The Silk Road Fabrics (The Stein Collection in the National Museum of India)

Item Code:
NAP935
Cover:
HARDCOVER
Edition:
2018
ISBN:
9788124609217
Language:
English
Size:
11.50 X 9.50 inch
Pages:
294 (Throughout Color & B/W Illustrations)
Other Details:
Weight of the Book: 1.6 Kg
Price:
$80.00   Shipping Free - 4 to 6 days
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About the Book

During the Roman Empire when pure silk was valued like gold, burials in Han China and Central Asia were furnished with luxurious fabrics. Application of Western motifs and designs in the newly developed Chinese silk technology led to the emergence of a unique patterned silk. Silk fabrics connecting the Mediterranean with inmost Asia allowed transmission of knowledge across the world of ideas and beliefs. Archaeology in the Age of Discovery unearthed the exceptional Silk Road Fabrics from graves and shrines spanning several centuries and across the vast continental expanse of Central Asia, Egypt, Europe, China, and Japan. To Sir Aurel Stein (1856-1935) and others the various types of textiles excavated from the sand dunes of Central Asia were worth the risks. The burial silks offer a window to the history of a lost civilization revealing how the complex thread of interconnections linking East and West helped to shape new civilizations along the way.

About the Author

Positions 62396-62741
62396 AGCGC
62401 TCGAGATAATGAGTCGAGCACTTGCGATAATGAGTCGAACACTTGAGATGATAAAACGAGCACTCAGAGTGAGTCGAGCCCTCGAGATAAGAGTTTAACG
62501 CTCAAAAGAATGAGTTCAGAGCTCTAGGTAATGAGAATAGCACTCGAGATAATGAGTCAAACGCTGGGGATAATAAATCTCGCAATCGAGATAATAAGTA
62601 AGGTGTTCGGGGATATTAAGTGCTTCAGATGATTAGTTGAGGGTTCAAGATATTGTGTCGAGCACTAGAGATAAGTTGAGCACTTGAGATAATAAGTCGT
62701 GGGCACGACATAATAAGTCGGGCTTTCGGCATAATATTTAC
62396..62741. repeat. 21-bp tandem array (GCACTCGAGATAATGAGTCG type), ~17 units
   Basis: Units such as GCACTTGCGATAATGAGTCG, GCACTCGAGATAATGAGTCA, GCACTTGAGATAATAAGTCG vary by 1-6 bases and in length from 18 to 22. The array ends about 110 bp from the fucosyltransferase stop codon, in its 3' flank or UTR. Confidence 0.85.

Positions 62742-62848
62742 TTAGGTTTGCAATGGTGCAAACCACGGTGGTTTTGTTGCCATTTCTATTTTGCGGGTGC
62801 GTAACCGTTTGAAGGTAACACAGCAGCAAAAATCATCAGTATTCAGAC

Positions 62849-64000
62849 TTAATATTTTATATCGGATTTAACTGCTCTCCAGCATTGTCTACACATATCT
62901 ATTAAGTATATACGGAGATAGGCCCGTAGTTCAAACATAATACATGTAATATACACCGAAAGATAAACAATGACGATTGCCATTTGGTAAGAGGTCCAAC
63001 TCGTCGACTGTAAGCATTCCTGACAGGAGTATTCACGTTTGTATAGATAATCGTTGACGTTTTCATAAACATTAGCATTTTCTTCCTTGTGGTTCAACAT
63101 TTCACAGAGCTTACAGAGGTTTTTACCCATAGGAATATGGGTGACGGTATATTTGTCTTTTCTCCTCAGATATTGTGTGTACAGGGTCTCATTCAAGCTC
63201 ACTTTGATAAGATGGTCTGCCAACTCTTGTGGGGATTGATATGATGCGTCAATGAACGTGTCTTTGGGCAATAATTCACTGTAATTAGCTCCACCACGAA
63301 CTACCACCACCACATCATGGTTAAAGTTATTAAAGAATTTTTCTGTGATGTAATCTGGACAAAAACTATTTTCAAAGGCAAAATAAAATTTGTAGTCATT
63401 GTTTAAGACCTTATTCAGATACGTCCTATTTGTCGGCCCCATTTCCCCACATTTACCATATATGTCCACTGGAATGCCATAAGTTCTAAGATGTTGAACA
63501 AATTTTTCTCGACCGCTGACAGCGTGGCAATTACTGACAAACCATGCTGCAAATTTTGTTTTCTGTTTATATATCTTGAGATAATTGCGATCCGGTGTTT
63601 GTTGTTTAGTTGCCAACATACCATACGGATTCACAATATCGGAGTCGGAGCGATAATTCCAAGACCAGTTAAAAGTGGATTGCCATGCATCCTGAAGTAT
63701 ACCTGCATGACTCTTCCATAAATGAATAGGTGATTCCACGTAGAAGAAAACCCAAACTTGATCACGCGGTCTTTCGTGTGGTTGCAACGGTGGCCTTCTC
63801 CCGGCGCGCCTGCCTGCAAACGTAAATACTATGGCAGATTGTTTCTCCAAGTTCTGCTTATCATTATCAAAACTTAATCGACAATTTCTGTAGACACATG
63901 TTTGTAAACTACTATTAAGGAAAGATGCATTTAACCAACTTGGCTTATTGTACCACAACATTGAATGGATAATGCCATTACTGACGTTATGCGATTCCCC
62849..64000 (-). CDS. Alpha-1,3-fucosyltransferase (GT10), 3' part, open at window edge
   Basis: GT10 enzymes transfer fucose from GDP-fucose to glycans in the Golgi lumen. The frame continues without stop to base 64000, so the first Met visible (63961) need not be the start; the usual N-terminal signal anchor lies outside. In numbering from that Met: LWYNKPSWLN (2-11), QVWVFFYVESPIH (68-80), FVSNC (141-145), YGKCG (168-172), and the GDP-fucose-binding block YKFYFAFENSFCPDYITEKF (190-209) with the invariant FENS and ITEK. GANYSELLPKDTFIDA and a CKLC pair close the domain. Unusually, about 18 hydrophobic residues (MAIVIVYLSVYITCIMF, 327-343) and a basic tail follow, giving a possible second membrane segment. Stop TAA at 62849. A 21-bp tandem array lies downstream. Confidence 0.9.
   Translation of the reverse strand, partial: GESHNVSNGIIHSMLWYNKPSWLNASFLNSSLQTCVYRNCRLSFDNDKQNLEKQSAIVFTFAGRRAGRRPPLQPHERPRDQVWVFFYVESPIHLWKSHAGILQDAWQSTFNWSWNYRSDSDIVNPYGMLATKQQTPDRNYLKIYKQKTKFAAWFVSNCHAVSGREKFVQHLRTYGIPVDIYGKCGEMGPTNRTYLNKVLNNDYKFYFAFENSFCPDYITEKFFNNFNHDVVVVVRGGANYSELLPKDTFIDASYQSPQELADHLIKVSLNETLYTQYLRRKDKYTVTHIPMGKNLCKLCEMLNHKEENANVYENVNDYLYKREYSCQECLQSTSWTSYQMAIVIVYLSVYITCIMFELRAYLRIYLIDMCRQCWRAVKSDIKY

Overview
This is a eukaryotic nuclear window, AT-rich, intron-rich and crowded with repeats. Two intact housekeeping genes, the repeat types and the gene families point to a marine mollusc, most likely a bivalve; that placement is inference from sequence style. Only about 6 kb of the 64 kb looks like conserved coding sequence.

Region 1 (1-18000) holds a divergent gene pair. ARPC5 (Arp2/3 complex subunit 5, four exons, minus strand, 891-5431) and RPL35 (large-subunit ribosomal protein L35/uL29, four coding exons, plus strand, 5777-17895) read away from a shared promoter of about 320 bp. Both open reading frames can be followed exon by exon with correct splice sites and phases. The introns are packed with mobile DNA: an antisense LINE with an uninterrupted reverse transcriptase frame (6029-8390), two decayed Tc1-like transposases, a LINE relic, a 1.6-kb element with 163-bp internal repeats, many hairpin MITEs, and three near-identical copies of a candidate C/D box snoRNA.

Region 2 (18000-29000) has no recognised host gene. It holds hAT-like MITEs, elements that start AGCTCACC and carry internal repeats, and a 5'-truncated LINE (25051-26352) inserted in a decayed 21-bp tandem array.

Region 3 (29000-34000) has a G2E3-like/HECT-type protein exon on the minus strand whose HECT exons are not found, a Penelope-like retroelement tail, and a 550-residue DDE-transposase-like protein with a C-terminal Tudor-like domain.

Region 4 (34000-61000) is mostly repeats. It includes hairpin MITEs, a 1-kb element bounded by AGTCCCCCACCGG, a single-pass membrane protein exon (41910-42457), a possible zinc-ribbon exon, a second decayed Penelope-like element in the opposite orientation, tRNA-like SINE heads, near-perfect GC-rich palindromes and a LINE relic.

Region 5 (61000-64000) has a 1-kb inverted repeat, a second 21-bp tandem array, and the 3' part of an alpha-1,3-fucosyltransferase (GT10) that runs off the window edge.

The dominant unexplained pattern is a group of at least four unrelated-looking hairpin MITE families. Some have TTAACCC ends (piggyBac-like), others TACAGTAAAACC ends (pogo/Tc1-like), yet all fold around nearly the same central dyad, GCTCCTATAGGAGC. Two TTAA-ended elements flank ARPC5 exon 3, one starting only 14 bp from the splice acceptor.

Arputha Rani Sengupta is Professor of History of Art, at the National Museum Institute, New Delhi, Stella Maris College, Chennai, and Lasbrey Teachers Training College, Owerri (in Nigeria). She is best known for the cultural history of ancient India focused on Greco-Buddhist reliquary cult intersecting Imperial cult of Rome and fledgling funerary cults across Eurasian Steppe and Han China. Besides contributing to several publications, Sengupta has written and edited books on cult and cultural synthesis in early Indian art and culture. She has authored Indus Valley Seals Navigate Sundarbans Tiger (2016), Buddhist Art and Culture: Symbols & Significance, 2 vols (2013), Kailasanatha Temple: The Realm of Immortals (2009), Manimekalai: Dancer with Magic Bowl (2005), and Art of Terracotta (2004). Corollary to investigative archaeology and art history is the forthcoming Jewellery in Buddhist Reliquary Cult.